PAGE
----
In her press release, Ms. Yamada’s campaign notes that she has the endorsement of a number of powerful statewide organizations, including SEIU California, AFSCME Council 57, California Nurses Association, California League of Conservation Voters, California Federation of Teachers, California Women’s List, local Democratic clubs including the Northern Solano Democratic Club, United Democrats of Southern Solano County and Stonewall Democratic Club of Solano County – and distinguished Democratic leaders including Controller Betty Yee, Treasurer John Chiang, Insurance Commissioner Dave Jones, Congressman John Garamendi and former Congresswoman Lynn Woolsey.

—David M. Greenwald reporting

About The Author

David Greenwald is the founder, editor, and executive director of the Davis Vanguard. He founded the Vanguard in 2006. David Greenwald moved to Davis in 1996 to attend Graduate School at UC Davis in Political Science. He lives in South Davis with his wife Cecilia Escamilla Greenwald and three children.

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  1. The Pugilist

    I find the lack of interest in this race troubling.  Bill Dodd won the district by relying on big monied interests to finance him and he’s got more clout now.  Yamada is a grassroots candidate and represents much closer to the core position of this district.  And yet the anti-Wall Street activists are silent in this race.

    1. South of Davis

      The Pugilist wrote:

      > Yamada is a grassroots candidate and represents much closer

      > to the core position of this district.

      Yamada is the choice of the SEIU and the far left progressives here in Davis, but I predict that she gets few votes from the more moderate Democrats in Napa and Sonoma counties (and would not be surprised if she even loses Yolo County).


  2. SlowSoDaMa

    I am very interested in this race and is the only one to which I am giving money.  I am not sure who The Pugilist means by the anti-Wall Street activists, but this person of the grass wants Mariko to beat out that former Republican Dodd.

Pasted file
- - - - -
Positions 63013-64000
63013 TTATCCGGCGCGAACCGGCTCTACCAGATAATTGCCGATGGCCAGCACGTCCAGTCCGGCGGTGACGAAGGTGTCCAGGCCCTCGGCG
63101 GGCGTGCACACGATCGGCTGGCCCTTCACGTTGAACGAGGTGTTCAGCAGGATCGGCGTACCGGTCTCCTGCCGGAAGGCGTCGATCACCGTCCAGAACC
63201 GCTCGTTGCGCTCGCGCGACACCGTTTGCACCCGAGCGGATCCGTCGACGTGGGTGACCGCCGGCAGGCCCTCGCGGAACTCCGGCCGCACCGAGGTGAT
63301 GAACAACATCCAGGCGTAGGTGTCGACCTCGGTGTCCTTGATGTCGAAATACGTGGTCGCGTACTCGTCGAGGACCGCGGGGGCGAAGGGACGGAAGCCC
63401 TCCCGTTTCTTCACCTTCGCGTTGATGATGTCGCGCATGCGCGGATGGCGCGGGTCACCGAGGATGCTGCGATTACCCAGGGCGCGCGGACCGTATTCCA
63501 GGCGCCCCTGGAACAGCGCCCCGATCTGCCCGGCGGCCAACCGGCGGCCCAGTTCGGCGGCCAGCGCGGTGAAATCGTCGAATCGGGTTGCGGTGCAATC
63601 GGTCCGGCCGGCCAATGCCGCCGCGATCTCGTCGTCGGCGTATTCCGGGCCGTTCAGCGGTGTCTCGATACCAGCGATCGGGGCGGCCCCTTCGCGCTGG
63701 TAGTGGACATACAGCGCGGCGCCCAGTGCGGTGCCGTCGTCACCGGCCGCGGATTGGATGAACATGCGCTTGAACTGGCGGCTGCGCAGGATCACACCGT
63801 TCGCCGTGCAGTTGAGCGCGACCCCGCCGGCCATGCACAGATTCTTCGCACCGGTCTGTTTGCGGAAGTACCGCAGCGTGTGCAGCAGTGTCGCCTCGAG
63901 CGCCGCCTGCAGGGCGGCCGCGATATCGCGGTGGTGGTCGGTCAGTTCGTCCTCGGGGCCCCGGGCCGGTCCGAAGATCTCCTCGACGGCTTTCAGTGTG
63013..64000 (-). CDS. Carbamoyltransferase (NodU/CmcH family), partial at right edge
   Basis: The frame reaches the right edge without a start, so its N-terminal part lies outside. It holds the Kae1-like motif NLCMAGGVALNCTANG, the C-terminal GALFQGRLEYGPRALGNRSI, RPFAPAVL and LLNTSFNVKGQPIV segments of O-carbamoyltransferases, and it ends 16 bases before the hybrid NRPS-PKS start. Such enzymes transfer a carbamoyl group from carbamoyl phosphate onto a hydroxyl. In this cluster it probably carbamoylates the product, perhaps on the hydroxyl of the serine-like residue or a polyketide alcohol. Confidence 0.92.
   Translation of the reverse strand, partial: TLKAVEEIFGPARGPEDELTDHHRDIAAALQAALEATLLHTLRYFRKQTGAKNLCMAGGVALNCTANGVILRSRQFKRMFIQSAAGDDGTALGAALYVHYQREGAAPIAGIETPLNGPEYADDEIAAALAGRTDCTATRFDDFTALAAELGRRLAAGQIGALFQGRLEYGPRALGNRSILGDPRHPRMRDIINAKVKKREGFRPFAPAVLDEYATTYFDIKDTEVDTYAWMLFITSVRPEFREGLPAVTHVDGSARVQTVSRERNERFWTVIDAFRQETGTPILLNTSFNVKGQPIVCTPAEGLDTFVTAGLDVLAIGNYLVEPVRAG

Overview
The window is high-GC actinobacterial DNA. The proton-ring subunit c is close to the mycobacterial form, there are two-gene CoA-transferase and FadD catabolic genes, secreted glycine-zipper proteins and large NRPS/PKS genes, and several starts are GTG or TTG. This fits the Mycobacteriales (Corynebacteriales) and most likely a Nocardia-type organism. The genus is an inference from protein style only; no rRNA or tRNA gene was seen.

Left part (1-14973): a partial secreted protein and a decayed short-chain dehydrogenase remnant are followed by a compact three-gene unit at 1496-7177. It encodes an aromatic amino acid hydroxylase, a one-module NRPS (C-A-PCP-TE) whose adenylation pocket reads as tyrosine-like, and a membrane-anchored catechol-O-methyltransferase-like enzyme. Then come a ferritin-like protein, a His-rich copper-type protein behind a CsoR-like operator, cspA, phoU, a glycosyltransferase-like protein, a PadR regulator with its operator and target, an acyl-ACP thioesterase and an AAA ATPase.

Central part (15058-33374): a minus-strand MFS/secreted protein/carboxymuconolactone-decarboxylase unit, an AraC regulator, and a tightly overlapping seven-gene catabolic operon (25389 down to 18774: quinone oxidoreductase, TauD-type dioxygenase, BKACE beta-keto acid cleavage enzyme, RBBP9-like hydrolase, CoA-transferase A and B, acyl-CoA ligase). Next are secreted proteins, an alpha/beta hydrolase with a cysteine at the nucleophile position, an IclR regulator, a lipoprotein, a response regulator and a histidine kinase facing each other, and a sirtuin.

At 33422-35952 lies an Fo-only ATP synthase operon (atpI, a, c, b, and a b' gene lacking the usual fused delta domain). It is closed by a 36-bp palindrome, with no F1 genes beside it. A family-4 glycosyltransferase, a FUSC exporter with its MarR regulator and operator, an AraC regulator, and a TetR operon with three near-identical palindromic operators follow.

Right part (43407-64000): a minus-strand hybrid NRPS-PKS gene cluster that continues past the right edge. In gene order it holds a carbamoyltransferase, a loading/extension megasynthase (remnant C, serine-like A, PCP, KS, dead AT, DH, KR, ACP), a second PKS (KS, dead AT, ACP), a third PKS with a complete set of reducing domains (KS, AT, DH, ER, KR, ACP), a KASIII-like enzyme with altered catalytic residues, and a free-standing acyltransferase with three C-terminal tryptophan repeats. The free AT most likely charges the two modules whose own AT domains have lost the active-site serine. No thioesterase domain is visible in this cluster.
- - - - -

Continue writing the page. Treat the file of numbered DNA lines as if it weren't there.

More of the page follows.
Can someone please explain to me the meaning of the above action?  Does this mean the Democratic party will endorse no one for this race?  Or will they now endorse Mariko?  Or will another vote be taken at a later time?

  3. Don Shor

    Yamada is a grassroots candidate and represents much closer to the core position of this district.

    Not really. She’s got her work cut out for her, especially with Dodd’s strong financial backing in the wine districts.

  4. Frankly

    Yamada and Wolk are part of the liberal Davis political machine that is losing power in this district because of the economic growth of other communities in the district.   And this is a good thing for the people of this district because both Yamada and Wolk are bought and paid for by the district public employee unions bankrupting the communities in the district.

    1. The Pugilist

      That’s just not true.  Yamada and Lois Wolk are not part of the same machine.  They have been diametrically opposed to each other for years.  As far as I know, Wolk has never supported Yamada.

      1. South of Davis

        The Pulgilist wrote:

        > Yamada and Lois Wolk are not part of the same machine.

        > They have been diametrically opposed to each other for years.

        You are correct that Yamada is not part of the Davis-Reynolds-Wolk “machine” but I can’t think of a single issue where Wolk (a left of center Democrat) is “diametrically” (taking the complete opposite position) to Yamada (a slightly farther left of center Democrat).